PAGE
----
In 1948, shortly after the World Health Organization (WHO) was established, it designated every 7th April from 1950 onwards as World Health Day, a time to focus on, well, issues of global health.
Scotland's Sir Alexander Fleming discovered penicillin and put it to work in 1928 (20 years before the WHO was established), creating the first-ever miracle cure. A previous WHO campaign highlighted penicillin's worrying overuse and the resulting resistant superbugs that flourish around the globe.
Today, this World Health Day, the WHO is "calling for action to eliminate health inequities, as part of a year-long global campaign to bring people together to build a fairer, healthier world."
What with Penicillin-resistant superbugs and COVID-19 we're grateful to the good folk at the WHO and the work they do to help keep us all safe. So we're drinking to them and we present a selection of suitable cocktails if you'd like to join us.
A Tiki classic, Doctor Funk was created by Don Beach in the early 1950s at his Don The Beachcomber restaurant in Palm Springs and is eponymously named after Robert Louis Stevenson's physician.
"Some of what the doctor prescribes" has led to a plethora of "Doctor" titled cocktails. This may be No.1 but it's not the first!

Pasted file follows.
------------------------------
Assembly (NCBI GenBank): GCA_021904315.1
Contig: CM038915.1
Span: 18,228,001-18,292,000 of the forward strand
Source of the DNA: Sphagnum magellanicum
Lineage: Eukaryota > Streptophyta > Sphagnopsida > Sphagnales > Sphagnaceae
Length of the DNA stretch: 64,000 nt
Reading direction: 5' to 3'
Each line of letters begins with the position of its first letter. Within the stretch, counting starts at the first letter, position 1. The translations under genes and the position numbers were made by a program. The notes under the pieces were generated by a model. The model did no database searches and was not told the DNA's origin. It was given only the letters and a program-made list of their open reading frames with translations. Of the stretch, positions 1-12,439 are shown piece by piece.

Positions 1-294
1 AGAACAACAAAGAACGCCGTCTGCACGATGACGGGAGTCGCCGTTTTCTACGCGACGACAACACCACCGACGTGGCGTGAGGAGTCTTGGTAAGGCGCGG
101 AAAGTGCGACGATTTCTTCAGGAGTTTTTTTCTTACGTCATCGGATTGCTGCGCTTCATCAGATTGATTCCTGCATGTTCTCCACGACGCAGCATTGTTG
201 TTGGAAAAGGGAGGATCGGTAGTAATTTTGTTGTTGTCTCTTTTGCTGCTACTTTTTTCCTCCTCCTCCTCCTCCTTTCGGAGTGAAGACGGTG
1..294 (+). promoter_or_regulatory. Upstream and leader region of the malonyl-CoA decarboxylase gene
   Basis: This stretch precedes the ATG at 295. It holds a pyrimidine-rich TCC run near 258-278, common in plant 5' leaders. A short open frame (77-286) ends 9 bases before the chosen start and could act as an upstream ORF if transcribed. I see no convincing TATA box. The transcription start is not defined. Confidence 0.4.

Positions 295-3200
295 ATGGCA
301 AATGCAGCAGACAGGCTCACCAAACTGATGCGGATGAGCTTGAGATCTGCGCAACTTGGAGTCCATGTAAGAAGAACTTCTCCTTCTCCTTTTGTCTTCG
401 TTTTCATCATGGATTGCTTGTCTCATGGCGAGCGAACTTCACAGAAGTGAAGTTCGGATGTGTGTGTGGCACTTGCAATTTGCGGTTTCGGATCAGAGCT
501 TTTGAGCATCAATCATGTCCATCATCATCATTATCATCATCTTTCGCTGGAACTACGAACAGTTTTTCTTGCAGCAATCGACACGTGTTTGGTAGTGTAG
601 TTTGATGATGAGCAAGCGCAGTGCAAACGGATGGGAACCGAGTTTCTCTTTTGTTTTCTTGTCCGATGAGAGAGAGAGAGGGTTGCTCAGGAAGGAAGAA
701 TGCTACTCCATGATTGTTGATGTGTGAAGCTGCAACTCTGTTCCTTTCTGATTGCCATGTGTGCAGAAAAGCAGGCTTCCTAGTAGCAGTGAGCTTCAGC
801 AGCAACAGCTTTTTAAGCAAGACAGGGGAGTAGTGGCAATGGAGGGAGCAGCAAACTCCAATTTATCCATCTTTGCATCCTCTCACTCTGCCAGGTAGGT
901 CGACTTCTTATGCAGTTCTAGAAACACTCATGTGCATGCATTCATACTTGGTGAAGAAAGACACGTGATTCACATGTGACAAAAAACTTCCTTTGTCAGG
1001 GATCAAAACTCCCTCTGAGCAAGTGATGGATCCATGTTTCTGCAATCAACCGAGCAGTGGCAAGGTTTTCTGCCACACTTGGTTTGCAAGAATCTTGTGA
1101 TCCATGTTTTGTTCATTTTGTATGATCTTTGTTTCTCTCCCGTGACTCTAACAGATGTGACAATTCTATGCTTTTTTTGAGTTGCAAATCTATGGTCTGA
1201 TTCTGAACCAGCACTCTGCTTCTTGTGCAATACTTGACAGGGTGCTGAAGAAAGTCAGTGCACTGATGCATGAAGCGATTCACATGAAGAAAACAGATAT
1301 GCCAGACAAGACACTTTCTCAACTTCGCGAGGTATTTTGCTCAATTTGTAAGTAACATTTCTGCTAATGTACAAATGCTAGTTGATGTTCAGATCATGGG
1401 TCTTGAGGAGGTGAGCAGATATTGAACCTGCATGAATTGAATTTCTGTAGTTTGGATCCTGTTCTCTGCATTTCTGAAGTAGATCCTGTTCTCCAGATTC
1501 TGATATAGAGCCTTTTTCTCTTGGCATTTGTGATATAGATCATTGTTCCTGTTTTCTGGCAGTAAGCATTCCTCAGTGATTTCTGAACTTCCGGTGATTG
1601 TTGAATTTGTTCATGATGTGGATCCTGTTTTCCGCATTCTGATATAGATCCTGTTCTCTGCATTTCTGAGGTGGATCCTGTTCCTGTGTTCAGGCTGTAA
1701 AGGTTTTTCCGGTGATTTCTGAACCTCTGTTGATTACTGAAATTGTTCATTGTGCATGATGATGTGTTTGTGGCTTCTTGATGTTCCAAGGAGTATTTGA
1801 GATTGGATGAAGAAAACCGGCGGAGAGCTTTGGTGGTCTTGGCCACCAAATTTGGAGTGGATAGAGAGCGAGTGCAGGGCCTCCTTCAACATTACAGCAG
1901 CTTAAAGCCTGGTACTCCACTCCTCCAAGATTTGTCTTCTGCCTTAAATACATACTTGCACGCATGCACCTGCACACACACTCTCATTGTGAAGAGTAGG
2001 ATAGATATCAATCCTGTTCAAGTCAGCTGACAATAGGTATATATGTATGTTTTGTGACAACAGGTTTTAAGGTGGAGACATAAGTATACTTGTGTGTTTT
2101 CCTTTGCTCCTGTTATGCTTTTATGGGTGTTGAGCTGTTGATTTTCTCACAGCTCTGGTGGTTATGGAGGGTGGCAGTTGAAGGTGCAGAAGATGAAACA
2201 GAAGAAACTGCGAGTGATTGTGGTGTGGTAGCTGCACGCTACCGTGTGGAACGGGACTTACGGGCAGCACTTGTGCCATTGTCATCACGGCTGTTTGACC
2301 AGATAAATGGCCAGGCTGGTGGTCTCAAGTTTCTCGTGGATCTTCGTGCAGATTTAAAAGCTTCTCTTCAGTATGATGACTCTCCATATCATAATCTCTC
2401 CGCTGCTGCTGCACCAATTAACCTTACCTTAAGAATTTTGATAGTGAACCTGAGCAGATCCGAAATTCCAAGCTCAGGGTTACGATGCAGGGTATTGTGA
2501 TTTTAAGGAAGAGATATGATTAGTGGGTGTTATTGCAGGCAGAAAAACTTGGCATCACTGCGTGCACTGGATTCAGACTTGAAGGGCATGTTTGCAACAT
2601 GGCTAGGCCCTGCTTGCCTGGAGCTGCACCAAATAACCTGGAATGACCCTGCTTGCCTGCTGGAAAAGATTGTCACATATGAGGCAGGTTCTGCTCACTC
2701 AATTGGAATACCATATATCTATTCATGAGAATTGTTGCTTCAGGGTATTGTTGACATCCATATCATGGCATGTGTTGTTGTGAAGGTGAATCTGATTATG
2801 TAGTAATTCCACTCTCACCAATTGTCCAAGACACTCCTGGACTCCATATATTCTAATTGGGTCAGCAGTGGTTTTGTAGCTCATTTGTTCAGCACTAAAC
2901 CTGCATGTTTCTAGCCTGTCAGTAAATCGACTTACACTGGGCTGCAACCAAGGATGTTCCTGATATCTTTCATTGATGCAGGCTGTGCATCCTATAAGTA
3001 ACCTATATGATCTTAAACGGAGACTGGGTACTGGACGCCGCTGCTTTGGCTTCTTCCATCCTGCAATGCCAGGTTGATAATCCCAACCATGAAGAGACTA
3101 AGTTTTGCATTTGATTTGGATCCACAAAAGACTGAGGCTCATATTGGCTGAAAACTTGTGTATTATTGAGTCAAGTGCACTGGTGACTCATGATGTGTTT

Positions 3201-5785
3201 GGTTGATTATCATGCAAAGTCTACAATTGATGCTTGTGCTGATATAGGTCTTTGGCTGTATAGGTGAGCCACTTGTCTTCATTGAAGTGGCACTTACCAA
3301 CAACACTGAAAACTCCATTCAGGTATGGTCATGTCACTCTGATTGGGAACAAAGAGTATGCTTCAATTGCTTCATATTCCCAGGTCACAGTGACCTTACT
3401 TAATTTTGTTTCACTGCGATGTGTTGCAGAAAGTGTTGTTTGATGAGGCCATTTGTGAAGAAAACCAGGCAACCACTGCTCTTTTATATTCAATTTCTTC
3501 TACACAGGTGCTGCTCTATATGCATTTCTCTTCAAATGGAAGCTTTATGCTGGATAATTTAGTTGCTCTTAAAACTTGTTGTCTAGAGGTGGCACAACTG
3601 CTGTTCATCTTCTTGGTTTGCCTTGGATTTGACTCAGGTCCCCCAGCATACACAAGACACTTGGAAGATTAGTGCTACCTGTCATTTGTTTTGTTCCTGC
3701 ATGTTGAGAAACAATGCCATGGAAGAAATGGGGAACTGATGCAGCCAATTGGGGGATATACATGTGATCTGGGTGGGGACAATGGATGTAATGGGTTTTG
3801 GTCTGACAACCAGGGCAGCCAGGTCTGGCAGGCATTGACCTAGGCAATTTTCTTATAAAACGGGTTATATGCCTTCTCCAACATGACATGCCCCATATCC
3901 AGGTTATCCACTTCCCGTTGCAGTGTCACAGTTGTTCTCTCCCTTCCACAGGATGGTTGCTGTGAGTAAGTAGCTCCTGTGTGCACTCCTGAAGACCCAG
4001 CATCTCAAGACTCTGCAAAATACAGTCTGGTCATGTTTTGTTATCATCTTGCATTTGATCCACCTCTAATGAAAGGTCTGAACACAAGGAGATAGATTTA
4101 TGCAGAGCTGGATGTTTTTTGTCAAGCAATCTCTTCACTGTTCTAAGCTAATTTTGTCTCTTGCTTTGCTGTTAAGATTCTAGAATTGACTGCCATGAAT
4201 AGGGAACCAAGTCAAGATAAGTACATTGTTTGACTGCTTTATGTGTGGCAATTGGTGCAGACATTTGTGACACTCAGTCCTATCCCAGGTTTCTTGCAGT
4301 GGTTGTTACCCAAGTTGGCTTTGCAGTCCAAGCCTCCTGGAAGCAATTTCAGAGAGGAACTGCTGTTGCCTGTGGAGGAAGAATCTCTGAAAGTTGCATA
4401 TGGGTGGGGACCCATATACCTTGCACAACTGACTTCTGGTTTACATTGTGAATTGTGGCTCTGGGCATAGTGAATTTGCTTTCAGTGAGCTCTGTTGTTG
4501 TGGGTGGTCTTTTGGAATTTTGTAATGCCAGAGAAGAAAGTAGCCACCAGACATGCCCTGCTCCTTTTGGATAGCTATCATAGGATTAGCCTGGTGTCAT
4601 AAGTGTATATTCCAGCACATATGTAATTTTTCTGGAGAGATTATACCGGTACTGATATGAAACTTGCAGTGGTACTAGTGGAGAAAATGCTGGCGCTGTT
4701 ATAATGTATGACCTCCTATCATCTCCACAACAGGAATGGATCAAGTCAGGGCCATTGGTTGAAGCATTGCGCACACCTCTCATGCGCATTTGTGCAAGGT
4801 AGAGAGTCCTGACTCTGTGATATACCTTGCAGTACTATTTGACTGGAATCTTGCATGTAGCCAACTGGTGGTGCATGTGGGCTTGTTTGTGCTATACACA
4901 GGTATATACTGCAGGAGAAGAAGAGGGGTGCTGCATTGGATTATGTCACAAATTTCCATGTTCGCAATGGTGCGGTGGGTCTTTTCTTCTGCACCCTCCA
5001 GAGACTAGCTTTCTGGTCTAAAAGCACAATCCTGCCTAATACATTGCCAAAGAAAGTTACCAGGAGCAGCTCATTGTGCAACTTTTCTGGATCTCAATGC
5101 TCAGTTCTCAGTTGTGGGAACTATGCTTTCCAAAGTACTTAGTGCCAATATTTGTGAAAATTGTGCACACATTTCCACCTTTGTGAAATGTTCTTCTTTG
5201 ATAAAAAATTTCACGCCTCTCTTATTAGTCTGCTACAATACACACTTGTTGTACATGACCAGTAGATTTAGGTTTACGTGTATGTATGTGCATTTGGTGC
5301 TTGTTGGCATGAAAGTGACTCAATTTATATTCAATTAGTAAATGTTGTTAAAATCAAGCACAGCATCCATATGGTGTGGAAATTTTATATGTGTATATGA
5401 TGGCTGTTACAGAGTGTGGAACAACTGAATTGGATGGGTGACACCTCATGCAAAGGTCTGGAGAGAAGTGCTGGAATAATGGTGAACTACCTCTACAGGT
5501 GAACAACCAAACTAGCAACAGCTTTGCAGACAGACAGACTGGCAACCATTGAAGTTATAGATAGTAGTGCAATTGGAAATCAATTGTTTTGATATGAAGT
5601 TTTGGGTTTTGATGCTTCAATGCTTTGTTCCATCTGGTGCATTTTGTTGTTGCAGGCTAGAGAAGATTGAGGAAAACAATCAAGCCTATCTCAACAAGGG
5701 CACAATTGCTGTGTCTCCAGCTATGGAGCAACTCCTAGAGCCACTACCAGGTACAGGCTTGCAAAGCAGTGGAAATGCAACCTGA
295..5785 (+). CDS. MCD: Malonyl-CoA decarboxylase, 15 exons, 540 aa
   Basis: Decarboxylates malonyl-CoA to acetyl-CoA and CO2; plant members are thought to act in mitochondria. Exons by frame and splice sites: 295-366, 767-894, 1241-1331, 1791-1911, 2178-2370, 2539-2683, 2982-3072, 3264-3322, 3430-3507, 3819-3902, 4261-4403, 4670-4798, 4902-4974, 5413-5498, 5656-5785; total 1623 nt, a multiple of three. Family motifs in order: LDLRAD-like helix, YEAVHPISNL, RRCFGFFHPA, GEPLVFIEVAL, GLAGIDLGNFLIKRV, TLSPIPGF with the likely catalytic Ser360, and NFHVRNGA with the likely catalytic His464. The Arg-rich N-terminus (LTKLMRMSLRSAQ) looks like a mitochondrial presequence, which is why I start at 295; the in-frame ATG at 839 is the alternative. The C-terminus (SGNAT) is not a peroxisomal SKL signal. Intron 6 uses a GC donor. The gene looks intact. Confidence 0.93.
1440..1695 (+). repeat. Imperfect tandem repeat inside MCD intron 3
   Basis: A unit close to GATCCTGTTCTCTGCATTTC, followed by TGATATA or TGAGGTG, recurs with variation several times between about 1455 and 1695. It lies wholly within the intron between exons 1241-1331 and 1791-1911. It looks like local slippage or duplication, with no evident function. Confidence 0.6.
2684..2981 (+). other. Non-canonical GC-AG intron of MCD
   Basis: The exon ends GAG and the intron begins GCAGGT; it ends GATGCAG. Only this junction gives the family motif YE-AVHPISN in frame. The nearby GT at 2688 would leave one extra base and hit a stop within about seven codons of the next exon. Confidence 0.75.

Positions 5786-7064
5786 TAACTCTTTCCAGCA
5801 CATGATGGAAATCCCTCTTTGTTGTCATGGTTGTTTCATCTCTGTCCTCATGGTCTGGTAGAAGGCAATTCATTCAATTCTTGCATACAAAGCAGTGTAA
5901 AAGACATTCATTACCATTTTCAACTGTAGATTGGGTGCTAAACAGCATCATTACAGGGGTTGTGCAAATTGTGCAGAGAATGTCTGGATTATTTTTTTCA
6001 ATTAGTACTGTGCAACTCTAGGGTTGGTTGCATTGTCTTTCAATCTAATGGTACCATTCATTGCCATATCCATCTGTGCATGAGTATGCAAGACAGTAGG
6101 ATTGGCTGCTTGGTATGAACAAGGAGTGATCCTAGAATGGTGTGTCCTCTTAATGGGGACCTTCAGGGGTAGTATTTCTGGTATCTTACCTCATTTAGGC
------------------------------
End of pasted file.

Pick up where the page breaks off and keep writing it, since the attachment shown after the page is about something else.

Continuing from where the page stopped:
Edison's Medicine Cocktail
This 2011 cocktail by Pete Gugni combines cachaça and Yellow Chartreuse, the latter originally sold for its perceived medicinal properties.
Marcos Tello's 2009 creation is reminiscent of a tequila-based Penicillin.
Sam Ross' contemporary scotch-whisky based classic has an appropriate medicinal-like splash of peated Islay whisky.
This vodka-based version of the Quarantini was a social media phenomenon during the Covid Lockdown summer of 2020.
Yellow Fever Cocktail
Covid-19 brought about much talk of vaccine passports but those of us who travel have for years been carrying a card alongside our passports confirming our vaccination against Yellow Fever, the acute viral disease transmitted by infected mosquitoes. What's the connection to this tasty cocktail? It's yellow.
This day in 1933, many Americans who weren't spending their Friday night getting absolutely hammered on newly legal 3.2% beer, headed to the cinema instead. Their destination? King Kong, a piece of groundbreaking stop-mo FX that has left the lovesick gigantic gorilla a popular icon to this day, and a slice of pure escapism from the economic misery of the Depression (not to mention the misery of living in states that still banned beer).
The director, Merian Cooper, whose CV included a stint chasing Pancho Villa in Mexico and a stretch in a Soviet prison, piloted the plane that finally kills the primate on top of the Empire State building.
King Kong would spawn not only at least two remakes but a whole series of later monsters, from the Creature from the Black Lagoon through to Godzilla. We are toasting him with a Monkey Gland, a classic from the 1920s.
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